It’s been almost six years since I’ve ridden him. Longer still for his true and real owner, my husband. Sometime between last night when we saw him, and this morning when Barbara went out to feed, he passed over. At nearly 27, Running Moonshine, aka, Moon was not expected to live forevere. And, while there are still tears in my eyes, I can’t help but smile at the memories and lessons I learned from this smart, remarkable horse.
ENJOY YOUR FRIENDS
He loved his herd mates. Several times, Barbara tried to put him in a smaller field in a “babysitter” role, thinking his advancing age had mellowed him. He’d have none of that. He just wanted to be with the “boys” in the big field.
BE HAPPY IN YOUR WORK
You couldn’t get the lead rope over his neck fast enough when he was heading for the trailer. Didn’t matter step up or ramp, straight load, or slant, empty or one stall occupied. He was going trail riding and that ws his joy.
BE RESPECTFUL OF ALL
When under saddle, he never pinned his ears at another horse…..never kicked or bit. He got along with most horses in the field or in a large group of unknown trail riders.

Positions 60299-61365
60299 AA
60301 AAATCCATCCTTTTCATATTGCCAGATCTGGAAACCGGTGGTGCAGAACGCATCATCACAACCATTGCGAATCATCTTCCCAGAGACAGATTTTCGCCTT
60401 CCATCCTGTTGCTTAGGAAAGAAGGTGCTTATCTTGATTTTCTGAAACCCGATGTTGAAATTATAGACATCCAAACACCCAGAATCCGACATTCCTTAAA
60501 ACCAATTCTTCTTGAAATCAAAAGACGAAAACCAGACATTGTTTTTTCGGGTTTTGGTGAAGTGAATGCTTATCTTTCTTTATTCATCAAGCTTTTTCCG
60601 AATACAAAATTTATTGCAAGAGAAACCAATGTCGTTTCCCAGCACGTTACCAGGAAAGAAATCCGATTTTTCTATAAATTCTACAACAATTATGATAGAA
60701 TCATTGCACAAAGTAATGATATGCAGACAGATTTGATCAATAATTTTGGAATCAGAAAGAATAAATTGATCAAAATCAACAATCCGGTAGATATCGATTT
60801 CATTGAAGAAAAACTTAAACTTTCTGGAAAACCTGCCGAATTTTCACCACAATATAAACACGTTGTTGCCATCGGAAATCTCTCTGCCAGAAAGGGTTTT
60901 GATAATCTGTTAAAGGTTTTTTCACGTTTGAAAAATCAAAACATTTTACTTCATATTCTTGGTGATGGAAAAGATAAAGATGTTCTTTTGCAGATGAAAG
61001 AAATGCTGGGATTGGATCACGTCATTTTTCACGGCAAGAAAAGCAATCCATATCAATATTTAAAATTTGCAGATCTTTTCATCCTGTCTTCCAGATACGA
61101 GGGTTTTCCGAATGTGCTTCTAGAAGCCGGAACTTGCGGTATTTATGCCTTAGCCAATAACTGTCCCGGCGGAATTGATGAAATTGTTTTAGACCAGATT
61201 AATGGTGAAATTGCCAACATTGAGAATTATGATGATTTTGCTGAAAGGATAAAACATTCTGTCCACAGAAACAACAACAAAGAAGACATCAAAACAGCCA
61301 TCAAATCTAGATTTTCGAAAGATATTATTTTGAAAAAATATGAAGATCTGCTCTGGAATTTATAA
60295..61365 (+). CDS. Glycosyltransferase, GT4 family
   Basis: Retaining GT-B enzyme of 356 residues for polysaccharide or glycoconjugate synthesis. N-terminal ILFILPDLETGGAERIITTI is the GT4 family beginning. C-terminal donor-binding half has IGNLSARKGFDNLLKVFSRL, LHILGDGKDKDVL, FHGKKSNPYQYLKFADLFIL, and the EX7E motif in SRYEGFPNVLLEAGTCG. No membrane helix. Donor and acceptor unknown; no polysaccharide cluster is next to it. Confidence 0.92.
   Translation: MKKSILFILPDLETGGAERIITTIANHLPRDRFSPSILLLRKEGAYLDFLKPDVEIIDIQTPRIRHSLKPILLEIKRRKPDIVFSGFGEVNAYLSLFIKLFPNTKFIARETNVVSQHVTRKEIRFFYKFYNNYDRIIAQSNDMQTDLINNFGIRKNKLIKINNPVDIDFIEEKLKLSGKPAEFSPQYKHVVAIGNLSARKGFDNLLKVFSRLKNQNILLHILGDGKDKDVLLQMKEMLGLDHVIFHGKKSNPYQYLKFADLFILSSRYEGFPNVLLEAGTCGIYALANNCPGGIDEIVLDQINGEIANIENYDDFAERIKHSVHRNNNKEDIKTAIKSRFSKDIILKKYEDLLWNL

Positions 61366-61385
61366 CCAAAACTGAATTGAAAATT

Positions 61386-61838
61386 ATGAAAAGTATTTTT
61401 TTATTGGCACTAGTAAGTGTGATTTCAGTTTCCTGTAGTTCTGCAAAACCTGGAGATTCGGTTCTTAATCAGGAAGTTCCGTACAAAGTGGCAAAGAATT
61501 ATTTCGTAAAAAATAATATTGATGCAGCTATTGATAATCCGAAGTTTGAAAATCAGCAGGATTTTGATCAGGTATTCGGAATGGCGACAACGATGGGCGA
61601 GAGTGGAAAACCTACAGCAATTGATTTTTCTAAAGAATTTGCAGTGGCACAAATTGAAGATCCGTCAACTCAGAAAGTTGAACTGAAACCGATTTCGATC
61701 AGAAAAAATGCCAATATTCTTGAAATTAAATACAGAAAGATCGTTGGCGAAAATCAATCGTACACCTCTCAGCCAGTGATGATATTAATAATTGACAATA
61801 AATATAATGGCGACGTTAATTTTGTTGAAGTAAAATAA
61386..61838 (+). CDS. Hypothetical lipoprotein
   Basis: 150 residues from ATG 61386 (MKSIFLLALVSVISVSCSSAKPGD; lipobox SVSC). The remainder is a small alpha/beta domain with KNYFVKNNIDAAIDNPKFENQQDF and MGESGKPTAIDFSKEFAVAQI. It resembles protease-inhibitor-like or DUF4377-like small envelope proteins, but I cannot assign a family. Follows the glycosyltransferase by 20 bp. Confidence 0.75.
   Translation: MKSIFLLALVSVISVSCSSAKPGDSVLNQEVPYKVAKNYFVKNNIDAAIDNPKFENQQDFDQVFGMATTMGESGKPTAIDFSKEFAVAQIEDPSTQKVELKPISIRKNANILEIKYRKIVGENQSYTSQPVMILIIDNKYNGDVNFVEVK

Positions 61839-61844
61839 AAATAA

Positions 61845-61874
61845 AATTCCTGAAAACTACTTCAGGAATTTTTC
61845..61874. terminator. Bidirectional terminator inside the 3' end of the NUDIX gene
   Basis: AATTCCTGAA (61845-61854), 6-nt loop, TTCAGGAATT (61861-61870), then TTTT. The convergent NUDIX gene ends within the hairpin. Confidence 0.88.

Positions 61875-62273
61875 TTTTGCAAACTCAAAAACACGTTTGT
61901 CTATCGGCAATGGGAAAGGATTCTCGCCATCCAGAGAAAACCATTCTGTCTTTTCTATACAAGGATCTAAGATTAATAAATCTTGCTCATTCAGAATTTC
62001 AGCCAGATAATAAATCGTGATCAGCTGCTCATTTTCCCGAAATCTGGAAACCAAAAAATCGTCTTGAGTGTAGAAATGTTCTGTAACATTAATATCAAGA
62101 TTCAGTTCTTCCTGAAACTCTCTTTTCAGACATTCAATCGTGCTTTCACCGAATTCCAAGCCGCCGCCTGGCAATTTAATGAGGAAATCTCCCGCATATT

DO A GOOD JOB
Never bucked or reared while being ridden. Spook…well, yeah there was that one time the vultures flew up nearly in his face when he spun around. Refuse to do something….well yeah, he froze on that fire trail right before Jim saw the rattlesnake. The confidence of knowing he would happily do what he was asked was a confidence builder for me.
And while he would do what he was asked, occasionally, just to be sure you were serious in your request, he’d give you a little test. Well trained, and sensitive, he loved to wait till we were intently talking while trail riding before trying to snatch any oak leaves while walking down the trail. Knowing he’d get in trouble, but trying to sneak it in anyway!
While my husband stopped riding him years ago, Moon would leave a pile of hay when he called to him. He wouldn’t do that for me. And last night, in spite of his tired eyes, when Jim spoke his name, he lifted his head, walked to the stall door and greeted him with a short but definite sparkle.
Goodbye dear Moon. Thank you for the wonderful memories and stories. I will keep your light, bright spirit and lessons close in my heart. We will truly miss you and the gifts you gave.